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Tips for Zero Trust Strategy Implementation Leads

Cybersecurity experts provide valuable advice for those implementing zero trust in the federal government.


Guided by the Office of Management and Budget's Memorandum M-22-09, each federal agency has had to recently appoint a zero-trust lead to start the organization's journey into applying the advanced cybersecurity measures. Successful zero trust implementation requires executive or mission sponsorship. For those wondering how zero trust leads can build a program that sustains executive sponsorship over the life of the program, we suggest starting first with data protection, as data is the lifeblood of any organization. Starting with data also allows you to answer your agency leadership’s question of how well did the zero-trust program protect the agency’s most vital asset–its data? 

Mark Emery
Mark Emery

In starting with the data pillar—it is “first among equals”—the zero-trust implementation lead should partner with the agency’s “data stewards” to ensure critical mission data is always available to support mission functions and is never compromised and never falls into the wrong hands. In turn, the data stewards’ role on the zero trust team is to operate a data governance organizational framework with key roles and responsibilities.

Gary Connor
Gary Connor


Data stewards are the product owners of the mission data. They “own” the data, which is based on mission function, and they control who has or doesn’t have access to that data. The data stewards ensure the data is always protected—whether it is at rest or in transit, wherever the data is located and whenever it is being used. In addition, they understand how data is used across the various mission functions and adjust access or permissions accordingly based on the ever-changing mission usage needs.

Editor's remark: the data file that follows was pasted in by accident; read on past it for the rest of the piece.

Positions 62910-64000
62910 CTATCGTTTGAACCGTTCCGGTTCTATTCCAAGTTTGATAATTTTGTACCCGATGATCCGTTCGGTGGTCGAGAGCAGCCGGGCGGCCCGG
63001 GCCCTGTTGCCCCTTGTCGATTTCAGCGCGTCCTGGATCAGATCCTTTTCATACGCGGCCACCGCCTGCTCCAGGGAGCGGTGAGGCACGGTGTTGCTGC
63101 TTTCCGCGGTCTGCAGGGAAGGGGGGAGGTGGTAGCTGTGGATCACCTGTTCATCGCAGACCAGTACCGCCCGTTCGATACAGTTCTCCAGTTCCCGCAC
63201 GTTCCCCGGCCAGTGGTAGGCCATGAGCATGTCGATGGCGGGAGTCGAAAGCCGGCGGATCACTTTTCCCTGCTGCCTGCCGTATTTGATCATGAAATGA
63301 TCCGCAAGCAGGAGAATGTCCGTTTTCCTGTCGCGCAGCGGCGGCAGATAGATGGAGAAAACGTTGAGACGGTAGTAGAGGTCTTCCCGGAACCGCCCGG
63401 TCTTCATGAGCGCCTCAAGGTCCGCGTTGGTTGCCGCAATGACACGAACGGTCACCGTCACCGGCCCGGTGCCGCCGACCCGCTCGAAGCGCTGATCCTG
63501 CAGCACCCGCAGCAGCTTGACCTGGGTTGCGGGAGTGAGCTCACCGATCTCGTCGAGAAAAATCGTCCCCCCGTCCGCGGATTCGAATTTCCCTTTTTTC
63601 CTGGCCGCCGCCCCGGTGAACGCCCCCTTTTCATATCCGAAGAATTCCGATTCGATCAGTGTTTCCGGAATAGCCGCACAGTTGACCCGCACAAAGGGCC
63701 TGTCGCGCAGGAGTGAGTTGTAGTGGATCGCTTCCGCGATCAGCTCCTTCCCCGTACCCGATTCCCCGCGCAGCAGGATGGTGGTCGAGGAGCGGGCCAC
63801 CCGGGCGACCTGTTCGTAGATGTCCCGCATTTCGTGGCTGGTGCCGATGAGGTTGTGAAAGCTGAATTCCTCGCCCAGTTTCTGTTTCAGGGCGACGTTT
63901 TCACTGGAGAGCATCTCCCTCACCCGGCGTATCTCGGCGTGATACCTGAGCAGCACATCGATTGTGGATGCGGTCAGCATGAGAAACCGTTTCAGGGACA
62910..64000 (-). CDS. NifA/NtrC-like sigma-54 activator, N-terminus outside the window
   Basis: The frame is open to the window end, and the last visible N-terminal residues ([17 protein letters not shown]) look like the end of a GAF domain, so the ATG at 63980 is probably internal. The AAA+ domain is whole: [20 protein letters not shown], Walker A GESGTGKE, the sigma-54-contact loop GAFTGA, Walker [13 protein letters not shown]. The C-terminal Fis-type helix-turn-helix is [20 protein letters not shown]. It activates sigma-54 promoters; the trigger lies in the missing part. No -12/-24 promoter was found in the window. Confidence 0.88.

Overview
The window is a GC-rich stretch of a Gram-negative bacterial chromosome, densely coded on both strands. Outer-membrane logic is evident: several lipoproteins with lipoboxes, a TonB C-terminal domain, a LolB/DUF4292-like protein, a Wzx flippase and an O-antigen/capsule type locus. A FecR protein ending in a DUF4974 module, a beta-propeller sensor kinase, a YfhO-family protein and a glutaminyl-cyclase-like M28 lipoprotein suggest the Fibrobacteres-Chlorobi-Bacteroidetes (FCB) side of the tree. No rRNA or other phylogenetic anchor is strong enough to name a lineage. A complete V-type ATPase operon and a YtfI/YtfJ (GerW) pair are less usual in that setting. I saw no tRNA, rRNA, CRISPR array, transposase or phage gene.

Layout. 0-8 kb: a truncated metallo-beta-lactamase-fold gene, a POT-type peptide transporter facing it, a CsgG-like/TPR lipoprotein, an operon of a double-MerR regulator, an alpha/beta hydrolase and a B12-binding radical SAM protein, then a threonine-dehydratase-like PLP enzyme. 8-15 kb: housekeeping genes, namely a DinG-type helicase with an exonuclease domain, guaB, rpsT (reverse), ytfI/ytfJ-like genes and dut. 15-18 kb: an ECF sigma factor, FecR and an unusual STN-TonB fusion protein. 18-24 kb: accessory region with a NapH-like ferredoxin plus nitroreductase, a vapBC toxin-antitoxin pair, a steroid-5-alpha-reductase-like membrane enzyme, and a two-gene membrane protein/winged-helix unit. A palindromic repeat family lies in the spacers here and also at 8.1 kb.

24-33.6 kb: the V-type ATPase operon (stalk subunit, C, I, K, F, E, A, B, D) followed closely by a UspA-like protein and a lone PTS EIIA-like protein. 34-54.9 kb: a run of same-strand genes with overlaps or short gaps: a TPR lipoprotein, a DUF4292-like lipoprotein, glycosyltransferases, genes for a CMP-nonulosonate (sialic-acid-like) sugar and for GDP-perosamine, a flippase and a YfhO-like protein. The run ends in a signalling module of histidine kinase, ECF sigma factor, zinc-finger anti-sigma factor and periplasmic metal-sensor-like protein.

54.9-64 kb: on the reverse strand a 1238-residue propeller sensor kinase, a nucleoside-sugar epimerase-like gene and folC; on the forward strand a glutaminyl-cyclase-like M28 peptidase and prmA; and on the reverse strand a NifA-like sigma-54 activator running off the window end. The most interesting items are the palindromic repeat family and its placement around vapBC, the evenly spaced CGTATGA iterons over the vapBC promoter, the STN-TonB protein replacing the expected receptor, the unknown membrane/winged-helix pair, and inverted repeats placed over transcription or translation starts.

The data steward, partnered with an agile information technology team, can then implement these data protection and usage policies, with automation playing a key role in their implementation. They can use an iterative playbook to discover, classify and protect the data according to its sensitivity. They can monitor and manage the use of the data on a continuous basis. 


Having precision insights into mission data flows/usage is a key ingredient for effective data stewardship. Moreover, continuous monitoring enables ongoing mission and data operations analysis, which is essential for deciding data protection, data access and data usage.


Zero trust implementation leads can harness these strategies.
The role of data stewards on an organization's zero-trust implementation team is a key element to successful application of advanced cybersecurity across data usage.

We suggest critical success criteria for the data steward to include:

  • The mission leadership assigns the data steward for each critical data set; the mission leader can be informed by the discovery, classify, protect and monitor processes implemented by a chief information officer’s operations team;
  • Consider the chief data officer as the quarterback, or main orchestrator, to maintain alignment amongst the data stewards;
  • All zero trust stakeholders—chief information officer, chief data officer, mission owner, information technology operations—need to agree with the data steward’s authority to set requirements for data security implementation details throughout the data life cycle; and
  • The data steward has experience working with private, sensitive and open data.

Data stewardship combines accountability by data owner with mission or organizational policy automation enabled by technology, to ensure the right data is used at the right time by the right people or applications for the mission.

In addition, the chief information officer operations team can jumpstart the data protection life cycle with protections set to “open,” and then apply the data usage information to assist mission leadership and the chief data officer in appointing the appropriate data stewards to implement data protection policies. With that, data can be protected for its entire life cycle, from creation to archival, and data owners can visualize data use and thus tailor data access to only those who require it.

By Mark Emery and Ret. Brig. Gen. Gary Connor, USAF.  


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